6. NAVA1974

    NAVA1974 Active Member

    Ah, I just noticed that you started the thread with your question about a 39 star flag. Sorry about that. With 39 stars in the arrangement you described this sounds like a home-made flag to celbrate the 1876 Centennial. The white bordered central star was a feature seen in some printed flags of the 1860's but rarely seen in sewn flags.
     
  7. Casca

    Casca Guest

    Yes! Sorry! I have a lot to do with historical maps? I'm an old retired Professor of Earth Sciences and so my interest is mainly historical significance. My Grandma's husband passed away just over a year ago and most her family possessions, became my property. She gave me free reign to dig around in the old farm house. Found a big old steamer trunk in the attic and this old flag was stuffed amongst old books in a canvas bag. I have no idea the connection, but her ancestors fought in the Civil War, because I found some early correspondance. A lot of books, but nothing that would identify any relationship with the flag. Have no idea of any association with the Dakota territories?

    I did ask her about the flag, but she seem completely blank on the subject.
    Because of my association with old maps and history and the fact my other Grandfather collected historic cartographic material through his life. His interest certainly rubbed off on me. Of course I wonder if something like an old flag has any value?

    Appreciate everybodies input on this flag.
     
  8. Casca

    Casca Guest

    My family has asked what this possible 1876 centennial flag is worth to a collector? In addition, where would one go to sell something like this?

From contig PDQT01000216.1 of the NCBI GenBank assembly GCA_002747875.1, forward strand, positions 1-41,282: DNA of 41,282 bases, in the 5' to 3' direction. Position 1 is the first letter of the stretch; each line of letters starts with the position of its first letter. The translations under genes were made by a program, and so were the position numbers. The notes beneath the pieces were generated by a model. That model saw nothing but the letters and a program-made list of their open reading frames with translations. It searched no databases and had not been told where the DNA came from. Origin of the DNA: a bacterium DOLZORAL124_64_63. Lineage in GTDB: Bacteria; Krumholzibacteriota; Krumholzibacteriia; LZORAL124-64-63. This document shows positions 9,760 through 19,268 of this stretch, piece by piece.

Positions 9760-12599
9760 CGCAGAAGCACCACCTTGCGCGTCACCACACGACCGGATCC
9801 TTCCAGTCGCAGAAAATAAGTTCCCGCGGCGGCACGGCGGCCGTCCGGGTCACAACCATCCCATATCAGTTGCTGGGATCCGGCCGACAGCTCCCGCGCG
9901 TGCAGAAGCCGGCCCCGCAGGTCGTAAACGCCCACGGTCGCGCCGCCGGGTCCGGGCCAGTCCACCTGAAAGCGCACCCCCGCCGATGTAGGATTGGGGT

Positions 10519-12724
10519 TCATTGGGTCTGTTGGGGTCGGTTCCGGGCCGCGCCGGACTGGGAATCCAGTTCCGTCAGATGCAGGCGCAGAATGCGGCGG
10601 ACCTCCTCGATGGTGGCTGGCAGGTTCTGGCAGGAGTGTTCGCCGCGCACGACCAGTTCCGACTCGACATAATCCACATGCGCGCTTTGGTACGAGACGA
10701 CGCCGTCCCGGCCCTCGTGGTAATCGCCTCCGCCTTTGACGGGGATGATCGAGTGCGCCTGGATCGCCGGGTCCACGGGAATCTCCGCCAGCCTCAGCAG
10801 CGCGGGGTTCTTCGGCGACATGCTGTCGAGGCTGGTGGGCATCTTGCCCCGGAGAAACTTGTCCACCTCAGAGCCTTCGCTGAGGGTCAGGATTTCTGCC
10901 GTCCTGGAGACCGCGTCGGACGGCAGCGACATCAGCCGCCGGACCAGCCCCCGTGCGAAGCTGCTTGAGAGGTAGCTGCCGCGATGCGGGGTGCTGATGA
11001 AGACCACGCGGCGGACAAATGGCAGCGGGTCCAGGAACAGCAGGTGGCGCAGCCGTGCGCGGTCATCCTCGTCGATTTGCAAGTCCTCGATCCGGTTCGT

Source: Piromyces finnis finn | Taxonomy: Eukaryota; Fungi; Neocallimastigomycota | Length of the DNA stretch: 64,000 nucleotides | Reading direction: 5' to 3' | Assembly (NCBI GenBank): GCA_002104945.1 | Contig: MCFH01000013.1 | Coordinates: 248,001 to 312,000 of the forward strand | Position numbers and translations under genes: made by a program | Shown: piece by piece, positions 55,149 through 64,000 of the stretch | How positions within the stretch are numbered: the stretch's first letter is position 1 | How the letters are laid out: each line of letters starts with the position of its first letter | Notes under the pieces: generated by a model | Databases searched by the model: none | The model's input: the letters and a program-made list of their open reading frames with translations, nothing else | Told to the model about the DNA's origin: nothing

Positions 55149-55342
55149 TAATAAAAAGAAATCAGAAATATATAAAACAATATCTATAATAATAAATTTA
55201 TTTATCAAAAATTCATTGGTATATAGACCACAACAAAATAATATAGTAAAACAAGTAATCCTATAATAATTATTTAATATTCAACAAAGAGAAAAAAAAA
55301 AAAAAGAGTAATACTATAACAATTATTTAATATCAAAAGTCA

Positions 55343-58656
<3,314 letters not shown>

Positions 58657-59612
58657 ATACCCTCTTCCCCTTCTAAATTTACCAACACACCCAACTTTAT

9. NAVA1974

    NAVA1974 Active Member

    Hello again. Values of antique flags can be very subjective, even with a better picture it would be difficult to pin down the value closer than the range of $300 to $1200. Hand made flags with interesting features like an outline central star add to the value. The blue canton resting on a red stripe add to the value. Physical damage does not always detract from the value, but stains that cannot be removed (other than blood stains from a military flag) can reduce the value. Where to sell it? Try eBay with a reserve price of $1200, or consign it to an auction house that specializes in antique flags like Cowans or Early American. You can also contact Jeff Bridgman American Antiques one of the few antique dealers who speciallizes in antique American flags and he may very well make an offer. If you would like to donate it to a flag collector who uses his antique flags to inform children and adults on the significance and history of our flag, contact yours truly.
     
  10. VikaKorvet

    VikaKorvet Guest

    hi here, i'm back :)

    all greetings.
    at last that i have returned on our forum. all who remembers me - write, we shall communicate (name practically :) same, will guess). whats a new here? Jony where re u? we had so much fun...lol......
     
  11. alot of the people that used to be on this forum have left. myself and peter ansoff seem to be the most regular visitors to tis site- certainly the ones who answer the threads!
    we are both vexillologists and very interested in flags... hes older than i am and has far more knowledge of flags than me but ill catch him up one day!
    asl?? im 23 female from England
     
  12. Peter Ansoff

    Peter Ansoff USA Flag Site Admin

    Welcome back, Vika! As Amanda said, she and I seem to be the only ones who are posting here regularly, and none of the administrators appear to be active any more. Maybe you could tell us about how the forum got started.

    Vexillologically,

    Peter Ansoff